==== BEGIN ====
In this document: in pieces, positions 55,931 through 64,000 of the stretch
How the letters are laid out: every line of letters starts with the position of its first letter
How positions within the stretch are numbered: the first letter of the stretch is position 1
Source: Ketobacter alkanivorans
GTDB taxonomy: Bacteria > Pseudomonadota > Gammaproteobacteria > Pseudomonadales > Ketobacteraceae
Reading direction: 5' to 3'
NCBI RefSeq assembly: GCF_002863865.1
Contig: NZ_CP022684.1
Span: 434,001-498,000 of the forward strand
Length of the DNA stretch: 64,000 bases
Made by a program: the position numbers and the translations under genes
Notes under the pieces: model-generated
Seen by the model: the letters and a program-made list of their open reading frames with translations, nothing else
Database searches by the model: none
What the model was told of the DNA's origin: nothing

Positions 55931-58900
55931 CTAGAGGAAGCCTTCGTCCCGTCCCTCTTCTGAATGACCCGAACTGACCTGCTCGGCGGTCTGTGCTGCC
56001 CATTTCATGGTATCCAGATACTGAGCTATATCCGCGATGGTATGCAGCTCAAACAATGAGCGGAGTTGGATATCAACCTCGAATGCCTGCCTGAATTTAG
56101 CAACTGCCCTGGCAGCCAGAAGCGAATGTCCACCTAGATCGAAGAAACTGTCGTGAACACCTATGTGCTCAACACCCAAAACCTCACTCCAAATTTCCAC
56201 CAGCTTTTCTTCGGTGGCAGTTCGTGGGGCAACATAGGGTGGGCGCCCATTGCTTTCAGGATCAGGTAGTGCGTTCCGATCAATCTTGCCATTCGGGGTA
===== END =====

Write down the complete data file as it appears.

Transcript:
In this document: in pieces, positions 55,931 through 64,000 of the stretch
How the letters are laid out: every line of letters starts with the position of its first letter
How positions within the stretch are numbered: the first letter of the stretch is position 1
Source: Ketobacter alkanivorans
GTDB taxonomy: Bacteria > Pseudomonadota > Gammaproteobacteria > Pseudomonadales > Ketobacteraceae
Reading direction: 5' to 3'
NCBI RefSeq assembly: GCF_002863865.1
Contig: NZ_CP022684.1
Span: 434,001-498,000 of the forward strand
Length of the DNA stretch: 64,000 bases
Made by a program: the position numbers and the translations under genes
Notes under the pieces: model-generated
Seen by the model: the letters and a program-made list of their open reading frames with translations, nothing else
Database searches by the model: none
What the model was told of the DNA's origin: nothing

Positions 55931-58900
55931 CTAGAGGAAGCCTTCGTCCCGTCCCTCTTCTGAATGACCCGAACTGACCTGCTCGGCGGTCTGTGCTGCC
56001 CATTTCATGGTATCCAGATACTGAGCTATATCCGCGATGGTATGCAGCTCAAACAATGAGCGGAGTTGGATATCAACCTCGAATGCCTGCCTGAATTTAG
56101 CAACTGCCCTGGCAGCCAGAAGCGAATGTCCACCTAGATCGAAGAAACTGTCGTGAACACCTATGTGCTCAACACCCAAAACCTCACTCCAAATTTCCAC
56201 CAGCTTTTCTTCGGTGGCAGTTCGTGGGGCAACATAGGGTGGGCGCCCATTGCTTTCAGGATCAGGTAGTGCGTTCCGATCAATCTTGCCATTCGGGGTA